Examine the bibliography of the text and consider the primary sources that Reiss used to reconstruct the details of Dumas’ life. What role did written correspondence (letters) play in his research? Two hundred years from now, how do you think technology will impact the historical record? CCSS.ELA-Literacy.RI.9-10.1 CCSS.ELA-Literacy.RH.9-10.1  
explanatory prompts

CCSS.ELA-Literacy.W.9-10.2 CCSS.ELA-Literacy.W.9-10a-f
Write informative/explanatory texts to examine and convey complex ideas, concepts, and 
information clearly and accurately through the effective selection, organization, and analysis of content.

Compare the theme, plot, and characters from The Count of Monte Cristo with the life of General Dumas. What elements of his father’s story did Alexandre Dumas incorporate into the story of Edmond Dantès? Compose a thorough literary analysis that examines the text as it relates to Dumas’ biography.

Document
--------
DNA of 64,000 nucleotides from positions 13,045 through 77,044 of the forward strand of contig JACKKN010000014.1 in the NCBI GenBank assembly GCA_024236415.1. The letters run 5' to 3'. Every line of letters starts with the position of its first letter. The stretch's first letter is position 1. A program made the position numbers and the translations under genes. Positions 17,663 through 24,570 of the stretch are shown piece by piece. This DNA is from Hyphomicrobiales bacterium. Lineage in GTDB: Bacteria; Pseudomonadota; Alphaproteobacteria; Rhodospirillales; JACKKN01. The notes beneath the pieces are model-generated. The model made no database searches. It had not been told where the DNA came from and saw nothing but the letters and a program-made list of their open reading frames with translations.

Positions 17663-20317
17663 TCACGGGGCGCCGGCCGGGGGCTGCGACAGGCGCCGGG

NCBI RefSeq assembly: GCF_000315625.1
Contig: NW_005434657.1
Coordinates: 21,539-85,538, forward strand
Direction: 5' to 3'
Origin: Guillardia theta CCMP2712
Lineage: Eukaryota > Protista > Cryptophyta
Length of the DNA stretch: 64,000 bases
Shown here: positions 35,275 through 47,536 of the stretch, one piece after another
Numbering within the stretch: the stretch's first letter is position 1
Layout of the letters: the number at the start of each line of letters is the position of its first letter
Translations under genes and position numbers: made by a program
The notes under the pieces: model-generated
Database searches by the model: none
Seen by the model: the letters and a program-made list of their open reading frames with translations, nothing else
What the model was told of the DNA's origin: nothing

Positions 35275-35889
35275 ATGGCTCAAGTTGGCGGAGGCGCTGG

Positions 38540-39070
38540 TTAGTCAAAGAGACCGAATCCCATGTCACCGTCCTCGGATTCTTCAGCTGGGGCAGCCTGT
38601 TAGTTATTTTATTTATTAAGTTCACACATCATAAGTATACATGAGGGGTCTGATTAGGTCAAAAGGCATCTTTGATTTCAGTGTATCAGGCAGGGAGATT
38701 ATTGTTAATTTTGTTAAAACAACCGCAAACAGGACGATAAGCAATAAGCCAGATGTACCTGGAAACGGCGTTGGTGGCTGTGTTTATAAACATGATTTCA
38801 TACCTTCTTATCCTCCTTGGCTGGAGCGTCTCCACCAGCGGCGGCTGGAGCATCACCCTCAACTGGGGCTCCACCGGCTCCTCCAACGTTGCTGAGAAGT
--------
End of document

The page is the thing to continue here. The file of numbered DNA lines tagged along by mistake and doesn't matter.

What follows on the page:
CCSS.ELA-Literacy.RL.9-10.2 CCSS.ELA-Literacy.RL.9-10.9 CCSS.ELA-Literacy.RI.9-10.1

Interspersed throughout the text are passages from the memoir of Dumas the novelist. Reiss often presents the excerpts along with evidence from other primary sources that verify or call into question Dumas’ version of his father’s story. Examine these sections (an example can be found on pages 144–145) and consider the sources that a memoirist uses versus the sources a biographer or historian uses. Thoughtfully examine the ways that memoir differs from biography. CCSS.ELA-Literacy.RI.9-10.5 CCSS.ELA-Literacy.RH.9-10.8